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Learning to Swim by Sara J. Henry

Learning to Swim

by Sara J. Henry

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Troy Chance saves a small boy who has been thrown off a VT ferry, and takes him home to solve the mystery ( )
  pennykaplan | Dec 9, 2014 |
This is a combination review for both of Sara J. Henry’s books featuring Troy Chance “Learning to Swim” and “A Cold and Lonely Place”. I am combining them because after reading the second book (Cold and Lonely) this weekend – I rushed to get the first book (Learning to Swim) and read both of them within about 48 hours. And even though I’d read them out of order (and the second book heavily references the first) – it didn’t matter. I was absolutely hooked by the author’s style and by her main character.

Troy Chance is an extremely interesting character. Much of the choices she’s made in her life regarding her job, how far she chooses to live away from her family and her relationship status seem to make her seem like somewhat of a loner. When she reflects upon these choices, it seems as if she thinks that to be the case as well. But at the core of her, the reader discovers, the problem is not that she doesn’t care about other people, it is that she cares too much. Troy is incredibly empathetic without being overly emotional. She connects with the people she meets and the people she encounters in these two books in a way that I found very compelling. She makes their lives, their problems her own – and has a very difficult time when it comes time to break away.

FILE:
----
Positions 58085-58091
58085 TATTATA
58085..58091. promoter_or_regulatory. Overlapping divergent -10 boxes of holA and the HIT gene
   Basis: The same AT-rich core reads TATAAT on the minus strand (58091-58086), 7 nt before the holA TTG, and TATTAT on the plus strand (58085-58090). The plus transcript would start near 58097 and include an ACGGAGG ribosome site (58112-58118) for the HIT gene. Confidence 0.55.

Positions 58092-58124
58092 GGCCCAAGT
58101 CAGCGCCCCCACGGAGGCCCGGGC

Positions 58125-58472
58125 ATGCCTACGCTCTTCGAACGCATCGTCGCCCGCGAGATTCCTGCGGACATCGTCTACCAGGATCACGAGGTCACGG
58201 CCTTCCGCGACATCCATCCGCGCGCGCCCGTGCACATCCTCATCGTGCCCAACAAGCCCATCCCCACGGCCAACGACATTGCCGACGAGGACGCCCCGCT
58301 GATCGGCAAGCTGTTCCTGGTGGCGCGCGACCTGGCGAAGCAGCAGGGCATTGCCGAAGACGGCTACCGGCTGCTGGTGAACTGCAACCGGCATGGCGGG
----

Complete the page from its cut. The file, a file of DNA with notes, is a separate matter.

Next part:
Several times in each book, Troy finds she has information that she can choose to give to a person whom it will greatly impact. She wrestles with the choices, and with the results. “Sometimes letting the truth out lets people heal, and sometimes it makes things worse. And you couldn’t really know which, until you did it, and sometimes only later.”

I almost couldn’t put these books down. Not only was I drawn to this interesting main character and to the plots of the books – author Sara J. Henry’s writing style just washed over me. Her prose is clean, uncluttered and yet is still descriptive enough to pull the reader into the places and events as if they were actually there.

These were well-written, interesting and at times suspenseful novels that I enjoyed a great deal. I’m hopeful I don’t have to wait too long for another Troy Chance book! ( )
  karieh | Nov 18, 2014 |